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Photo: flickr.com/John Kocijanski

Is the American Dream Dead?

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The US is the world’s largest economy and the apotheosis of industrialization and scientific progress. This gives an illusion that the US is the best country to live in. But the reality is far from it.

In 2015, 193 United Nations member states pledged to reduce inequality as part of the Sustainable Development Goals (SDGs). A report released in 2017 ranked these countries on how they were tackling the gap between the rich and the poor. The report analyzes each country's scores based on three categories: spending on health, education and social protection; progressive structure and incidence of tax; and labor market policies to address inequality.

The report highlights that despite its wealth, and seemingly high quality of life, the level of financial inequality in the US is "the highest among most major industrial countries, leaving tens of millions of working people impoverished." It also concluded that women and people of color are the ones who suffer the most.

The report states, "Among rich countries, the USA does very badly" referring to its overall Commitment to Reducing Inequality (CRI) score.

The report further brings forth the point that "The federal minimum wage of $7.25 is well below the $10.60 per hour needed for a family of four to stay above the federal poverty line." The US government has not raised the minimum wage since 2009, which, adjusting for inflation, "is less than it was 50 years ago."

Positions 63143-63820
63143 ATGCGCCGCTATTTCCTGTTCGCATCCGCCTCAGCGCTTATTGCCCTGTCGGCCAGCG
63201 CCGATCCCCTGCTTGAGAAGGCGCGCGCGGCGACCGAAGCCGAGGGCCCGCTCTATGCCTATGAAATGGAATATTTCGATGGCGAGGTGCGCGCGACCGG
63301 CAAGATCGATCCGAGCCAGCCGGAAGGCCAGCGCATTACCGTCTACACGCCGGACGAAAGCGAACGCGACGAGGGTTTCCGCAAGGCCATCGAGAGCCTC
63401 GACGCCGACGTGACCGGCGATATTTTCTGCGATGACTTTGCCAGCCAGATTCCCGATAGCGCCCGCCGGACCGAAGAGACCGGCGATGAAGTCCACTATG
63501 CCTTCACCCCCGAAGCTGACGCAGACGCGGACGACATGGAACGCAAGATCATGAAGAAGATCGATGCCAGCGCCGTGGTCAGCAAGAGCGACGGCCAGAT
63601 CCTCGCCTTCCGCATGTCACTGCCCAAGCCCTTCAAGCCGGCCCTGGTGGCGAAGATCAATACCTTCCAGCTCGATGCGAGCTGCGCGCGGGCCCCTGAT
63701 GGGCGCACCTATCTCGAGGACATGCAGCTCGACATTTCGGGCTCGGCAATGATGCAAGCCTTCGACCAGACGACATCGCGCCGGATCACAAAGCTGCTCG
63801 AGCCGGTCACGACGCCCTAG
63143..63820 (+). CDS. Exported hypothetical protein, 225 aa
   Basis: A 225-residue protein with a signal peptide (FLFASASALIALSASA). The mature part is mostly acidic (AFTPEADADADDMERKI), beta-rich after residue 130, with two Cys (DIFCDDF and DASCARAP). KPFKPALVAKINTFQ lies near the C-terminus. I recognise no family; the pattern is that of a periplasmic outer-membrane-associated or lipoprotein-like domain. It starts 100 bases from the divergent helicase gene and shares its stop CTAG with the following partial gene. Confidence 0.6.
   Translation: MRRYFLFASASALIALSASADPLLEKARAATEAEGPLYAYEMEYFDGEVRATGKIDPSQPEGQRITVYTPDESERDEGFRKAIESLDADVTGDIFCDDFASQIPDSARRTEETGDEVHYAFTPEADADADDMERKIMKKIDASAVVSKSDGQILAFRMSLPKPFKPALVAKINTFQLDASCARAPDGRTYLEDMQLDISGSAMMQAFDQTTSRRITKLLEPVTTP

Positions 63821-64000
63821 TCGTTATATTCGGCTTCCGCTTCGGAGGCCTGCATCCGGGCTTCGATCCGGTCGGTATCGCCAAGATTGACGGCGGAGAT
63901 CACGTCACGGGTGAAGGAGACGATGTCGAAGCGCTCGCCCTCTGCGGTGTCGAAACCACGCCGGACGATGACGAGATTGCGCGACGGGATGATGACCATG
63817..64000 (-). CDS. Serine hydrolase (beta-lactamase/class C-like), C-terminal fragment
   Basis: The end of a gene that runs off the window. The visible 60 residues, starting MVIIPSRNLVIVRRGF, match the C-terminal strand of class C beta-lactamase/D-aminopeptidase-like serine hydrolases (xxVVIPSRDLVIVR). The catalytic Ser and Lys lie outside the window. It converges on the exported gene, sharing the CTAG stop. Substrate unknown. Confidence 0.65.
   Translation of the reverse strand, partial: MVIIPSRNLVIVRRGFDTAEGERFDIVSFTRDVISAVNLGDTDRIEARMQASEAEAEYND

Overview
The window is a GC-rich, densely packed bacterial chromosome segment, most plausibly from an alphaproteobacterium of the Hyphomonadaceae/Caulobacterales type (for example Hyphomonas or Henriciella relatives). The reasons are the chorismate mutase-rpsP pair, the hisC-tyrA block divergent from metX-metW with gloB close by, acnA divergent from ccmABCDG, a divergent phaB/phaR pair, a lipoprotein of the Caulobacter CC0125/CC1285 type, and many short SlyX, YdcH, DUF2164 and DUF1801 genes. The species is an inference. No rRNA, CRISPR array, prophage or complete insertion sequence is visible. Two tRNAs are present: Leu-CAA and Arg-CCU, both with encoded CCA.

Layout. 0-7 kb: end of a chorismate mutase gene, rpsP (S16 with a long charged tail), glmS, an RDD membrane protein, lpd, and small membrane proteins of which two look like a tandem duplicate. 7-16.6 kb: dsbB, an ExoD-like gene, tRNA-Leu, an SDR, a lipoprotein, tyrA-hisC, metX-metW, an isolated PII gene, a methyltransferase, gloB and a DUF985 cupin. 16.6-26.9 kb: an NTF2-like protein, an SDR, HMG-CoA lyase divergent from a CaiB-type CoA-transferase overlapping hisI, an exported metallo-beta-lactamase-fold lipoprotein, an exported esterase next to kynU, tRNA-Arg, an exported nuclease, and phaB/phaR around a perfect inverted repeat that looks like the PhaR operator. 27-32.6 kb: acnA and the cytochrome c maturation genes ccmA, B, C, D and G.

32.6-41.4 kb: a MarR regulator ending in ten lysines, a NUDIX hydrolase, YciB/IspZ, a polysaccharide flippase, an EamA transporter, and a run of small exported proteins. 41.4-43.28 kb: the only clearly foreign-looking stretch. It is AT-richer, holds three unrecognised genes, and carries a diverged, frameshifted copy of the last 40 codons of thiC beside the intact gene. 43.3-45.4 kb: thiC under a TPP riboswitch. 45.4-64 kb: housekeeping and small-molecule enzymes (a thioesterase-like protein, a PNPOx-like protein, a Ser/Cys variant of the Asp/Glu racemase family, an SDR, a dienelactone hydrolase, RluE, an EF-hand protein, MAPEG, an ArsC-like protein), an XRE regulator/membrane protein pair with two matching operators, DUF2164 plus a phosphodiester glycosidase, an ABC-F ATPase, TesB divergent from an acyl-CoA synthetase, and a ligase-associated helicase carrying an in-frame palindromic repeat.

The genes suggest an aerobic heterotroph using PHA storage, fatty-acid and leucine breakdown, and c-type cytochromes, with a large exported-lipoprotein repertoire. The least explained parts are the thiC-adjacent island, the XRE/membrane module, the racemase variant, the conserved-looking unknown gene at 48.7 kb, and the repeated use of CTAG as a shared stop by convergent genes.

Financial parameters only might not always show the level of well-being of the citizens of a country. That being said, measuring wellbeing can be a tricky affair. In 2015, the UN defined 17 parameters for measuring a country’s claim to achieving complete and sustainable development. These parameters range from ending poverty, to gender equality, to environment preservation, among others.

When an analysis was carried out using these parameters, the US was found to perform dismally in most areas including healthcare, education, and violence against women.

The analysis proves that while the US with over $63.5 trillion in total private wealth—holds the largest amount of any country in the world, it does not translate into the overall well-being of the American citizens. 

Poverty

The US has the second-highest rate of poverty among rich nations. According to a UNICEF survey, 23.1% of kids in the US live in poverty. The situation for blacks and Hispanic American children is gloomier. They have a poverty rate of 36% and 31% respectively.

*Measured by the percentage of people earning less than half the national median income

Food Security and Nutrition

Food security can be measured using two parameters: access to food, and diet quality, with obesity being a primary indicator of poor diet quality. The US leads the OECD countries in obesity.

Is the American Dream Dead?

Health

The per capita healthcare spending in the US is among the highest in the world yet Americans experience poor health outcomes, with a life expectancy that ranks 31st internationally. The US has fewer physicians, psychiatric care beds, hospital beds than most economically prosperous countries of the world.

Is the American Dream Dead?

Child mortality rate in the US is higher than any other advanced economy. Life expectancy at birth is also the lowest among all OECD countries. It is also the only advanced economy in the world that does not provide full health coverage to its citizens.

Is the American Dream Dead?